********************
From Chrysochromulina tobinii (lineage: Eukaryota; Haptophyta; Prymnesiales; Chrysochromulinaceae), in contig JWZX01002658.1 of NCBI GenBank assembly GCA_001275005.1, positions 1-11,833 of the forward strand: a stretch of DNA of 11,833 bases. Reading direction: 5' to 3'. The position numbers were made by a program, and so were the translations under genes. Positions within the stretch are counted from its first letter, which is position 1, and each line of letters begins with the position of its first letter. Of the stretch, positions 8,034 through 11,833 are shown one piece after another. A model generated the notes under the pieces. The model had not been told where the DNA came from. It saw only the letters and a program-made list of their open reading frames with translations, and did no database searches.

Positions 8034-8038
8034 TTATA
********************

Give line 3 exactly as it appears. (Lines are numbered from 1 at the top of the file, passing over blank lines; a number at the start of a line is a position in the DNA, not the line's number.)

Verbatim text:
8034 TTATA